Why You Should Use a Single-Step Income Statement in Your Business
The single-step income statement is best for businesses that don’t have a lot of expenses and just want to keep track of how much revenue they’re bringing in. It’s also perfect for businesses that are just starting out, as it provides basic numbers without spending too much time or effort on calculations.
Types of Entities That Can Use the Single-Step Method
The single-step income statement is for any business that wants to keep track of the money coming in and going out. This includes sole proprietorships, corporations, and even nonprofits. What works best for each type of entity is different, so be sure to consult a professional if you’re not sure how to work with your specific organization’s numbers.
Different Scenarios When Using a One-Step Income Statement
A single-step income statement is perfect for businesses that don’t have complex financials, such as retailers. What you need to do depends on your type of business, so consult with an accountant or other professional if you have questions about how to use the numbers in your one-step statement.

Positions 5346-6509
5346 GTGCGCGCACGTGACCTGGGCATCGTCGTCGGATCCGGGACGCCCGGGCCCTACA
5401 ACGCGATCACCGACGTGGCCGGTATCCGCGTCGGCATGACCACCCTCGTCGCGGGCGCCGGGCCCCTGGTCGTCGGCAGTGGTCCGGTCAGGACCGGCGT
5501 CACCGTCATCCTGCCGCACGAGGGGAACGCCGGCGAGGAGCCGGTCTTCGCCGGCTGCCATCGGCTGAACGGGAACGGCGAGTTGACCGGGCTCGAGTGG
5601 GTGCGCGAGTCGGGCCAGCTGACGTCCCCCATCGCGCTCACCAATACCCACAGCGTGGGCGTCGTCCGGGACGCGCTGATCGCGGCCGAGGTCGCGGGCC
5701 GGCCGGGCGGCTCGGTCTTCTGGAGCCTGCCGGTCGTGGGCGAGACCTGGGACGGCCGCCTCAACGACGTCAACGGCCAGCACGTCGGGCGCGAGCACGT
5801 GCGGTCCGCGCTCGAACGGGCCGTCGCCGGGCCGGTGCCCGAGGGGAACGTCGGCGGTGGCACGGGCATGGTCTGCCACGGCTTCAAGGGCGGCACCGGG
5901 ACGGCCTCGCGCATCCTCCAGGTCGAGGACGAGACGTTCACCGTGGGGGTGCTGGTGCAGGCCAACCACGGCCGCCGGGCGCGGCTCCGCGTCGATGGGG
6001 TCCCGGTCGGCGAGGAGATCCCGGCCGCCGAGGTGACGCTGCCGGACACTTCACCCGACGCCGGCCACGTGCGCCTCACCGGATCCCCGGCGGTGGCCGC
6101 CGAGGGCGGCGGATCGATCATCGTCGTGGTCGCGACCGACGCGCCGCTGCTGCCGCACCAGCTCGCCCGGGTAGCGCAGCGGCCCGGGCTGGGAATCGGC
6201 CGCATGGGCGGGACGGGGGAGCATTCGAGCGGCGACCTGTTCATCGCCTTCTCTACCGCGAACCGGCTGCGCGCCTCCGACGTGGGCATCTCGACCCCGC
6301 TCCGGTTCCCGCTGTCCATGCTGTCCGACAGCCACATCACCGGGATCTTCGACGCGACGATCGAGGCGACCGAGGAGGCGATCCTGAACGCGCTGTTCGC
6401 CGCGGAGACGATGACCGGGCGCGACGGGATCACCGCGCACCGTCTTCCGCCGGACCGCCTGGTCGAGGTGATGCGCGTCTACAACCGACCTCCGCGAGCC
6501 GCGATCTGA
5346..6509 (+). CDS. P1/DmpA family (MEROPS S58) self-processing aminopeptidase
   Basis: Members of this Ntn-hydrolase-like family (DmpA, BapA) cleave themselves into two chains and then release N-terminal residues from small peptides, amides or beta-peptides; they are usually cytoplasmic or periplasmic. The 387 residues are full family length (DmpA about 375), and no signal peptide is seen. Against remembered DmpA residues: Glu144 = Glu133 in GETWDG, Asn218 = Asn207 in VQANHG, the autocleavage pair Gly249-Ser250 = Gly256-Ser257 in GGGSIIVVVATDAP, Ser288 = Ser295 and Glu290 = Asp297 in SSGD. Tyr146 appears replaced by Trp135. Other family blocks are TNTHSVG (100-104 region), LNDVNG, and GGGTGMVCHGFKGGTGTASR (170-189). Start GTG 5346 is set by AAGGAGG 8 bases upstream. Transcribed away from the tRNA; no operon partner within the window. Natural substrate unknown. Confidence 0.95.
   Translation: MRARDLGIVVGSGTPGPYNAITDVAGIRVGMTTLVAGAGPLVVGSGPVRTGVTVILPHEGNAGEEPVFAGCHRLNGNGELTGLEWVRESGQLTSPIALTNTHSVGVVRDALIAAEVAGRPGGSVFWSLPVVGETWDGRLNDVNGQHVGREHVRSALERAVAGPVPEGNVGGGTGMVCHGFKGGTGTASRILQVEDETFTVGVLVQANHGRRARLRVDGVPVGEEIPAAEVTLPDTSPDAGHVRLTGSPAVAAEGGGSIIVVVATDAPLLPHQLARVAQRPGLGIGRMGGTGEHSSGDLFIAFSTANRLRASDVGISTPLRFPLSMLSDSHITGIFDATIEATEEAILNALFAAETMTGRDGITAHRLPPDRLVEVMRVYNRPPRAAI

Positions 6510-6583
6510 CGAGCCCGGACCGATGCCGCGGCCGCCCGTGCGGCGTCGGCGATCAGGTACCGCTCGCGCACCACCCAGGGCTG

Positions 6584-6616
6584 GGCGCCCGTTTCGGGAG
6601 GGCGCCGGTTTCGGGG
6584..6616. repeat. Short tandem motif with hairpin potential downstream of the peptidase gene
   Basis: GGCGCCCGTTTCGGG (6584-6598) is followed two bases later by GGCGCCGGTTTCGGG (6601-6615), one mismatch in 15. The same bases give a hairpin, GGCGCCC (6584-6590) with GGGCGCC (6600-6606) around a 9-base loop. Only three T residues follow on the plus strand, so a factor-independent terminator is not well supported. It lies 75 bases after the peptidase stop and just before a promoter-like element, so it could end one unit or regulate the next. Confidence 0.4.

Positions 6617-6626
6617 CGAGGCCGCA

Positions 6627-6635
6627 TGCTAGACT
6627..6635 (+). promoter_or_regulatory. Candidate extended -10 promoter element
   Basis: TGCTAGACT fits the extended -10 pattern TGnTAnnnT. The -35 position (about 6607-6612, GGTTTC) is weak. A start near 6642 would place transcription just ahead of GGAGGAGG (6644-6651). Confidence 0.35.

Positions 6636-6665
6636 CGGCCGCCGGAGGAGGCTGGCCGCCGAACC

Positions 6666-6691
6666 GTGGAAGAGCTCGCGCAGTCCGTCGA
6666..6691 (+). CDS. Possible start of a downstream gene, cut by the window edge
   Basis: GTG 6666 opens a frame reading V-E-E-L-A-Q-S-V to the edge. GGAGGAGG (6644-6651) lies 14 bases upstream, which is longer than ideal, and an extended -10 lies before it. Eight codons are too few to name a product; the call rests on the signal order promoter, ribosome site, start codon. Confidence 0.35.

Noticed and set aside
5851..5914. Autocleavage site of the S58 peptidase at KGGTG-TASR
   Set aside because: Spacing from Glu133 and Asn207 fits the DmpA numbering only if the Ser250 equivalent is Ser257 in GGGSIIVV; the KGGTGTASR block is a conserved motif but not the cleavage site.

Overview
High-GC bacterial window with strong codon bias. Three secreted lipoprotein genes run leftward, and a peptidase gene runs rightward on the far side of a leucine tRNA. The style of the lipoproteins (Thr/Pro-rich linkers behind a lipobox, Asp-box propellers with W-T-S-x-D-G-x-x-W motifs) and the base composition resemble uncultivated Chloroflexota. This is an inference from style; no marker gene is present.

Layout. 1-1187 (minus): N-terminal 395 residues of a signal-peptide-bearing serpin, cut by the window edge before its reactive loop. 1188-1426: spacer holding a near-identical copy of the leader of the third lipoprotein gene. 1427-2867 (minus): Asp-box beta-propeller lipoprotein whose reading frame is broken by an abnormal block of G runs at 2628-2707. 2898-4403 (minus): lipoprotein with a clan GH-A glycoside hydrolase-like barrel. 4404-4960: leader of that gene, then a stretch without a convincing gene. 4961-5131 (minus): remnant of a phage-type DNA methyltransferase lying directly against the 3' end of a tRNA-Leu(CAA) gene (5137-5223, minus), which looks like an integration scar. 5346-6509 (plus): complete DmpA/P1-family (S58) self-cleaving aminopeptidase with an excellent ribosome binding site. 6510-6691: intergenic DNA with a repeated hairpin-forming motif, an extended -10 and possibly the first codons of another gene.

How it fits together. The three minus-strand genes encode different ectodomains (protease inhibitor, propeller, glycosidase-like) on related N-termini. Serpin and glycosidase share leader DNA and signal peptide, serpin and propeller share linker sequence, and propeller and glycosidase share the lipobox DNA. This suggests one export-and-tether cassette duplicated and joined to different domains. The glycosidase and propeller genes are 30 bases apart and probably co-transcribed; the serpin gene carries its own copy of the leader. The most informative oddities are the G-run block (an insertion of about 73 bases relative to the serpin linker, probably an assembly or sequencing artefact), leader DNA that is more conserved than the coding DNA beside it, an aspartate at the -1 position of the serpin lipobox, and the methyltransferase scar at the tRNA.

The Bottom Line
A single-step income statement is the simplest way to track revenue and expenses. What comes in is revenue, what goes out is expenses, and whatever’s left over is profit. This method only lists total revenues and total costs; you’ll need to break down details if you want exact numbers for each product or service.
You can use a single-step income statement for sole proprietorships, corporations, and other types of entities. What works best for each type of entity is different, so be sure to consult with a professional if you’re not sure what to do with the numbers on your income statement.
About the Author
True Tamplin, BSc, CEPF®
True Tamplin is a published author, public speaker, CEO of UpDigital, and founder of Finance Strategists.
True is a Certified Educator in Personal Finance (CEPF®), author of The Handy Financial Ratios Guide, a member of the Society for Advancing Business Editing and Writing, contributes to his financial education site, Finance Strategists, and has spoken to various financial communities such as the CFA Institute, as well as university students like his Alma mater, Biola University, where he received a bachelor of science in business and data analytics.